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Radon: An Intruder in your home 


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Radon is a naturally occurring gas produced by the breakdown of uranium in soil, rock, and water. Air pressure inside your home is usually lower than pressure in the soil around your home's foundation. Because of this difference in pressure, your house acts like a vacuum, drawing radon in through foundation cracks and other openings. Radon may also be present in well water and can be released into the air in your home when water is used for showering and other household uses. In most cases, radon entering the home through water is a small risk compared with radon entering your home from the soil.

In a small number of homes, the building materials (e.g. stone, gravel, stone etc.) can give off radon, although building materials rarely cause radon problems by themselves

How Radon gets into your home: 

Some ways radon gets into your home!

 
  1. Cracks in concrete slabs.

  2. Spaces behind brick veneer walls that rest on uncapped hollow-block foundation.

  3. Pores & cracks in concrete blocks.

  4. Floor-wall joints.

  5. Exposed soil, as in a sump.

  6. Weeping (drain) tile, if drained to open sump.

  7. Mortar joints.

  8. Loose fitting pipe penetrations.

  9. Open tops of block walls.

  10. Building materials (e.g. stone, gravel, stone etc.).

  11. Water (from some wells).

RADON TESTING IS FUNDAMENTAL TO YOUR FAMILY'SHEALTH.

Find out howto test your home for Radon. It is easy and inexpensive.
Order your test kit today to begin testing your homeright away.


Howto Test for RADON

After Testing: What to do if Your Home has High Levels of RADON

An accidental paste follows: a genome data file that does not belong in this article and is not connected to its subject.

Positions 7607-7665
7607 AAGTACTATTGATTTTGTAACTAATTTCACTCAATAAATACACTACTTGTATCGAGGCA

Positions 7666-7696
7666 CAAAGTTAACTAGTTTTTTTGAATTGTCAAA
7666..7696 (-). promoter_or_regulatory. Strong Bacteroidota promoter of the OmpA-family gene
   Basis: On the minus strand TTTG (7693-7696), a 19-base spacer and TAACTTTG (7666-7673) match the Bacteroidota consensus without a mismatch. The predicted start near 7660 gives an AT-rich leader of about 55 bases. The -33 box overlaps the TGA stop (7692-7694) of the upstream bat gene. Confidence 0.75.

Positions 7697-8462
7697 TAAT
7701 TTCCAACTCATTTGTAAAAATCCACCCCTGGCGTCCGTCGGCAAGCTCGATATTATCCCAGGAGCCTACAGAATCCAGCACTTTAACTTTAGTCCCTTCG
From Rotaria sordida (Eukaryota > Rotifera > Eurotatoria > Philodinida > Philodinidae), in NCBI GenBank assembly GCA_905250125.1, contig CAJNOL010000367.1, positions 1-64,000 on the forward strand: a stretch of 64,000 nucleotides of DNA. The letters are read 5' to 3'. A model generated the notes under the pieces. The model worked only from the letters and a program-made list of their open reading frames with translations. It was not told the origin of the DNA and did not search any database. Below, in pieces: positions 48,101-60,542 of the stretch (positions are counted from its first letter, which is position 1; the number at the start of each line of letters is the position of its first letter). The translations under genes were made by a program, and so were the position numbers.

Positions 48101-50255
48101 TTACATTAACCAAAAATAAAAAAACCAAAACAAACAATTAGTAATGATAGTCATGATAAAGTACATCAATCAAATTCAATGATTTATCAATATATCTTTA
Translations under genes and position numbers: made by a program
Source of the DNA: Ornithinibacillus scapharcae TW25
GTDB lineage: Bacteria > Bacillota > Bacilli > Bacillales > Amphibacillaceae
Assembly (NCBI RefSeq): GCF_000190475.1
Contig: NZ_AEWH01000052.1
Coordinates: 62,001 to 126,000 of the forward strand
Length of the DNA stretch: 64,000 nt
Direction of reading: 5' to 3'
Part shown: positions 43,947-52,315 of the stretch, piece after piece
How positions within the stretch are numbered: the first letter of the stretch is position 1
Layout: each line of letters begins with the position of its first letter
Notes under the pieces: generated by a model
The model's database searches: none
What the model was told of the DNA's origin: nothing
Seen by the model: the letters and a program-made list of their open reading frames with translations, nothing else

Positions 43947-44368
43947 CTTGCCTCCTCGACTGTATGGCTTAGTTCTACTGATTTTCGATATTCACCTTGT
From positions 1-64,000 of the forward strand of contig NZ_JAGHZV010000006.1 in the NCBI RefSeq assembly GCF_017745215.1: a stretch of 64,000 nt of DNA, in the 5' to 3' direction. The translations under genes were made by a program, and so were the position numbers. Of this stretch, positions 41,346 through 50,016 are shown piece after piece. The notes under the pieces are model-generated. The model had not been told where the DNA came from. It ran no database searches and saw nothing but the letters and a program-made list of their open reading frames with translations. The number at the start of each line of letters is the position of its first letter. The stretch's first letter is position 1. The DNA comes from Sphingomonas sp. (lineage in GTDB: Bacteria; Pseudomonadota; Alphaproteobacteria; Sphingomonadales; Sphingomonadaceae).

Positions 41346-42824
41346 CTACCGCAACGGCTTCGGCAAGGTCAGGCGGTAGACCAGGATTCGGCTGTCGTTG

ALERTto Home Buyers & Sellers

Linksto Learn More


Another view of How Radon Enters the Home?

Typically the air pressure inside your home is lower than the pressure in the soil around your home's foundation.

Due to this difference, your house acts like a vacuum, drawing radon gas in through foundation cracks and other openings of your home.

Radon may also be present in well water and can be released into the air in your home when water is used for showering and other household uses.

Potential Entry Points:

1 Cavities inside walls 2 Cracks in solid floors 3 Construction joints
4 Cracks in walls 5 The water supply 6 Gaps in suspended floors
7 Gaps around service pipes

Here's a few examples of testing devices. Click here for full list

Pro Series radon detecor measures radon gas both short and long term

Radon gas in water test kit

Liquid Scintillation short term radon in gas test kit

Alpha Trak Long Term Radon Gas Test Kit

Radon Detector

Radon in Water

Radon in Air (48-96 hours)

Radon in Air (90-365 days)

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